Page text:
Follow the winding driveway all the way to the end and you’ll reach Sizergh Castle. Well, you’ll reach the National Trust gift shop first, and then the castle, but you know what I mean! Despite being owned by the National Trust, Sizergh is still the home of the Strickland family, and they still pop back on occasion I’m told. It hasn’t always been in the hands of the Stricklands though. Sizergh Castle began life with the Deincourt family and remained that way until 1239 when Sir William de Strickland married Elizabeth Deincourt. And that, they say, was that.
Since then the Stricklands have added to, changed, and improved the castle and adjoining gardens to create that which we see today. Traces of the various eras can be seen dotted around the rooms of the castle. For example, in the Queen’s Room, a fantastic overmantel bearing Elizabeth I’s Royal coat of arms takes pride of place. The Tudor monarchs were keen on overt displays of fealty, with some of the larger country houses being developed into E or H shapes, coupled with a prominent display of the monarch’s heraldry.
In 1762, Charles Strickland wed Cecilia Towneley, a lady from a wealthy Burnley family. Cecilia Strickland is now the focus of an exhibition at Sizergh Castle entitled ‘Cecilia’s Story: A Life in Letters’. Her time at Sizergh is gradually pieced together through the letters she wrote throughout her life, both before and after the death of her husband in 1770. Following Charles’ death, she became the sole mistress of Sizergh until her son, Thomas, came of age. It was rare to see a woman in charge of family lands in Georgian England, and she constantly had to prove herself worthy of the post. Because of this, the records pertaining to the running of the household and estates made by Cecilia are the most thorough in the entire Sizergh archive. She maintained guardianship of her son, Thomas, in the face of letters from her brother-in-law, William (Charles’ elder brother) who accused her of being a fraud, and even suggested that Thomas be removed from her. Her remodelling of Sizergh was extensive, and copies of the architect’s plans can be seen in the Library.
Another room of interest for me personally was the darker, oak-panelled dining room. The bones of this room haven’t been changed since 1564, but obviously interior design trends changes with the ages and the dining room was no exception. I was drawn more to the portraits though, which are of the Royal family of Stuart.
If you have read this blog for a long time, you may know that I spent a year in France on the outskirts of Paris. On many occasions, I visited the town of Saint-Germain-en-Laye to attend language school. As it turns out, these portraits of the Stuarts were actually a gift from James II’s consort, Queen Mary, to Lady Strickland. James II being famous for being overthrown in the Glorious Revolution of 1688, leading him to end up in exile in none other than Saint-Germain-en-Laye. And now we’ve come full circle! Safe to say I was quite intrigued by this admittedly very tenuous connection, so I dug further. Sir Thomas Strickland was a Royalist supporter throughout the Civil War, served as an MP for Westmorland after the Restoration, became Keeper of the Privy Purse to Charles II, and ended up in James II’s Privy Council. When James and his family were sent into exile, Sir Thomas and his wife, along with some other courtiers, followed. They lived in Saint-Germain-en-Laye until 1692, before moving to Rouen, where Thomas died two years later.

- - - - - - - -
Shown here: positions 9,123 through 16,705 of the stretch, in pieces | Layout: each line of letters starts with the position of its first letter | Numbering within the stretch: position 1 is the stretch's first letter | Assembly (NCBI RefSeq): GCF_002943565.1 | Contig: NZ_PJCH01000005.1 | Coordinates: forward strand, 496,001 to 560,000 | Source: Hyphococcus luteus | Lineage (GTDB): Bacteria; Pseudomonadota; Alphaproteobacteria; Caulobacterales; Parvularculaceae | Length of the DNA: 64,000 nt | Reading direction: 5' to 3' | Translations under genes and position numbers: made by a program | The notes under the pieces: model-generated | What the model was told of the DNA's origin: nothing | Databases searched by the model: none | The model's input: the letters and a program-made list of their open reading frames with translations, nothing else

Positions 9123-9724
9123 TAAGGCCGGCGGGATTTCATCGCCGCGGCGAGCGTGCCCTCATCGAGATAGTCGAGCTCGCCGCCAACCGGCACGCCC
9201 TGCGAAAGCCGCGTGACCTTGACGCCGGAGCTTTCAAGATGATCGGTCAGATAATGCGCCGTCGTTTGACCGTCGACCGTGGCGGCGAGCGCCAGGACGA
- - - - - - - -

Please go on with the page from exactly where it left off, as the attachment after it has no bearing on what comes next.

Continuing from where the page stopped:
Now, as I mentioned at the top of this post, Sizergh Castle is now cared for by the National Trust and is open to the public as a visitor attraction. I must say though, for all the castles, palaces, and museums I’ve visited, Sizergh has to be one of the more interesting and well-preserved places I have seen. Take the Inlaid Chamber, for example. It is a stunning room with its authentic 16th-century oak-panelling still intact. It is considered some of the finest ever made for an English country house and I wholeheartedly agree.
The Gardens are quite a sight too. When I visited we were getting into Spring so it wasn’t as ‘in flower’ as it probably is now, but the rock garden was still very striking with the castle as a backdrop. All in all, Sizergh is a great place to explore, and make sure you take advantage of the estate walks that surround the castle grounds!
To find out more about their opening times and events, head over to the National Trust website here. To see more of my photos from this visit, whizz on over to my Flickr album which can be found here.